Climate Optimism - The New York Times

Amid headline-grabbing wildfires, droughts and floods, it’s easy to feel discouraged by climate change. I felt it myself when a United...


In a climate change context investigation of young people in 10 countries last year, 75 percent of respondents said the future was scary. Some people now use therapy to calm their climatic anxieties. Some have radically changed their lives for fear of global warming, even deciding not to have children.

Climate change presents a huge challenge of course, threatening the world with more extreme weather events than we have seen in recent years. And the situation is urgent: To achieve President Biden’s climate goals, experts ArgueCongress is due to pass the climate provisions of the Build Back Better Act this year.

But rather than see the climate challenge as overwhelming or hopeless, experts said, we should treat it as a call to action.

The world has made real progress in slowing climate change in recent years. In much of the world, solar and wind power are now cheaper than coal and gas. The cost of batteries has dropped over the past few decades, making electric vehicles much more accessible. Governments and businesses are pumping hundreds of billions of dollars into clean energy.

Prior to 2015, the world was expected to warm by around four degrees Celsius by 2100. Today, the world is on track to reach three degrees Celsius. And if world leaders honored their current commitments, the planet would warm up in about two degrees Celsius.

This is not enough to declare victory. The standard target that world leaders have adopted to avoid the worst consequences of climate change is to keep warming below 1.5 degrees Celsius by 2100. Sadly, that looks increasingly unattainable, experts say.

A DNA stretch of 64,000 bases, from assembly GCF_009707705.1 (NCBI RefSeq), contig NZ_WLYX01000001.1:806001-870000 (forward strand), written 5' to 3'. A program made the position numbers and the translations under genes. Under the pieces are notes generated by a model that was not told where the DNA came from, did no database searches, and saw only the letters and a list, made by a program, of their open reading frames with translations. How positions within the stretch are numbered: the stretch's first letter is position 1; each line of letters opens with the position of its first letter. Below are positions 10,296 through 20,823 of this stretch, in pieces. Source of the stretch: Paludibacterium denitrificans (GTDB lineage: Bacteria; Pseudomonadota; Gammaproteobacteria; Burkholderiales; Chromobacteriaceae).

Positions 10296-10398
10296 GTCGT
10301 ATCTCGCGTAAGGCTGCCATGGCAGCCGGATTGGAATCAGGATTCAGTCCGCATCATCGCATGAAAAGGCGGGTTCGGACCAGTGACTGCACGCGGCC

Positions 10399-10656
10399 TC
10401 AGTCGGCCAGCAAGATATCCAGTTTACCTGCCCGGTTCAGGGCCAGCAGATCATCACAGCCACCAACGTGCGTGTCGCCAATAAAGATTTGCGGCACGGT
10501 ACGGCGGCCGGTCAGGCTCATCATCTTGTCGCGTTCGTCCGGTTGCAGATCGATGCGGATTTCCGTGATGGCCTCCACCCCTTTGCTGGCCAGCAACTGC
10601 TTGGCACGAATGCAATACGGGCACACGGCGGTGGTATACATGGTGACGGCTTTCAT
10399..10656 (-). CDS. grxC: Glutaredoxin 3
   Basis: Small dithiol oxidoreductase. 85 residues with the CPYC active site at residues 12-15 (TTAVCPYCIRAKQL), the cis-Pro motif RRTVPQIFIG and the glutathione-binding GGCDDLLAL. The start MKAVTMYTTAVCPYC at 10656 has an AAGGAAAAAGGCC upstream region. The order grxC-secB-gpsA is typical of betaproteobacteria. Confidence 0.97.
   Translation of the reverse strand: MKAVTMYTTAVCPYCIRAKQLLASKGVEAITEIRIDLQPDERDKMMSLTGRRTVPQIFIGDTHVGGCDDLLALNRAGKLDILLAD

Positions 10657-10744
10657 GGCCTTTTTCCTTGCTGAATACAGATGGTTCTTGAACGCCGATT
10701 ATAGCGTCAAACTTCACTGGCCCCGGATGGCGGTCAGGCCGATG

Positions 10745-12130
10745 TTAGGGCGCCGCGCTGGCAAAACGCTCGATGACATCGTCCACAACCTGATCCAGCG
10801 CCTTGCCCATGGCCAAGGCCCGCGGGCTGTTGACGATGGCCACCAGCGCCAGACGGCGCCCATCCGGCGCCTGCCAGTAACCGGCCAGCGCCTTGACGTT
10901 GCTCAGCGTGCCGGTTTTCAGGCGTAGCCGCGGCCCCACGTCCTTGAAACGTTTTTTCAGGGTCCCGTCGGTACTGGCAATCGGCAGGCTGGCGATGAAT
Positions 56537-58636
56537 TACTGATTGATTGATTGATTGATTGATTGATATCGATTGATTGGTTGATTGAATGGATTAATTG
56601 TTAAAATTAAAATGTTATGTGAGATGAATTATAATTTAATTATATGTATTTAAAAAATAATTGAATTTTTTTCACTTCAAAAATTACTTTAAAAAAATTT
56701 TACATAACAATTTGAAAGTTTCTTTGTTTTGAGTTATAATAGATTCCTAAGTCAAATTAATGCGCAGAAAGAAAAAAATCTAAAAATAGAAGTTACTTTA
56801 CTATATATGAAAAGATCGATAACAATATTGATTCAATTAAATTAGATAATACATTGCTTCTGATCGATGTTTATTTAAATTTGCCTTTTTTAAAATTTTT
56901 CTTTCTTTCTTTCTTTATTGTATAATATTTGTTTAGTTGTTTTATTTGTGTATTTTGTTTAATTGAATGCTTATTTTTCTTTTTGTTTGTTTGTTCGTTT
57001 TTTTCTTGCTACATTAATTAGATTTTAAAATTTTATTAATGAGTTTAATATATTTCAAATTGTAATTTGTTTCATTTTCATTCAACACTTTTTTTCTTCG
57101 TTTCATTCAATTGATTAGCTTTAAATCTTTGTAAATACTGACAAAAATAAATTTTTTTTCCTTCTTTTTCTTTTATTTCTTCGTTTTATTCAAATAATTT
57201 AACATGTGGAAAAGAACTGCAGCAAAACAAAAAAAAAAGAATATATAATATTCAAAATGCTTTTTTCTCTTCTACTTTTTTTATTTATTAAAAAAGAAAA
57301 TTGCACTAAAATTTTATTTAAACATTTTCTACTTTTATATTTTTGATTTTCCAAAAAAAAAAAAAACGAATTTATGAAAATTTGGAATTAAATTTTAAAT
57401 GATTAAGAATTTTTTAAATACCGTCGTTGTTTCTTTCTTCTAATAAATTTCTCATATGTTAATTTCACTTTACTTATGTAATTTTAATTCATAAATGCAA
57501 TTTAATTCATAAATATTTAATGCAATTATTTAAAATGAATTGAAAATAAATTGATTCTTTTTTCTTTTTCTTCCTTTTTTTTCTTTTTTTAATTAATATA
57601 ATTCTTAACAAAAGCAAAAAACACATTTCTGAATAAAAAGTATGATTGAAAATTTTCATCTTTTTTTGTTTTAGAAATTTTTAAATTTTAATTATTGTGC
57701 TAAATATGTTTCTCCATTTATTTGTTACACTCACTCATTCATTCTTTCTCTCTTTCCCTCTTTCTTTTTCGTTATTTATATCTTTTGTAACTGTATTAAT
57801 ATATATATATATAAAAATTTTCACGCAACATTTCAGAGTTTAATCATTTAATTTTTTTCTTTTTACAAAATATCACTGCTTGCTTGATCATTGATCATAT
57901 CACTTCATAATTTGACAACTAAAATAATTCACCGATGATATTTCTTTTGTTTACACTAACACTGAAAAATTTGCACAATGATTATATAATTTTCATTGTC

But every degree drop counts. A tenth of a degree may seem like very little, but it could save lives by preventing more wildfires, droughts, floods and conflict over dwindling resources.

And if the best result now seems doubtful, so does the worst. Scientists have long worried about runaway warming that is generating runaway weather, making regions uninhabitable and destroying ecosystems. But current projections suggest that scenario is unlikely, said Pennsylvania State climatologist Michael Mann.

Experts and advocates want to capture legitimate concerns and turn them into action. Governments and the world’s largest corporations have set targets for reducing greenhouse gas emissions over the next few decades, but they will need the help and support of the public.

A model for this is road safety. Drivers can reduce their risk of an accident by driving carefully, but even the safest ones can be affected. The United States reduced the number of deaths in car accidents over several decades by passing sweeping laws and rules that required seat belts, airbags and foldable steering wheels; drunk driving punished; builds safer roads and more — a collective approach.

The same kind of path can work for climate change, experts said. Reducing an individual’s carbon footprint is less important than the systemic changes governments and businesses adopt to help people live more sustainably. While individual action helps, it falls short of the impact of entire civilizations that have built their economies around burning carbon sources to produce energy.

The need for a drastic solution can make the problem seem too big and the individuals too small, again fueling despair.

But experts said individuals could still make a difference, playing in a collective approach. You can convince your friends and family to take the issue seriously by changing the politicians and policies they support. You can get involved in politics (including at the local level, where many climate policies are conducted). You can actively post about global warming on social media. You can donate money to climate causes.

At the end of the day, the experts have repeatedly told me: don’t give up on the future. Look for productive ways to avert impending doom.


Sunday’s question: could the war in Ukraine cause Putin to be ousted?

Russian casualties, anti-war protests and the pain of economic sanctions have weakened his grip on power, Andrea Kendall-Taylor and Erica Frantz write to Foreign Affairs. Adam Casey is more dubious, arguing in Foreign Policy that Putin’s control over Russia’s elite and security services largely “protected it against coups d’etat”.

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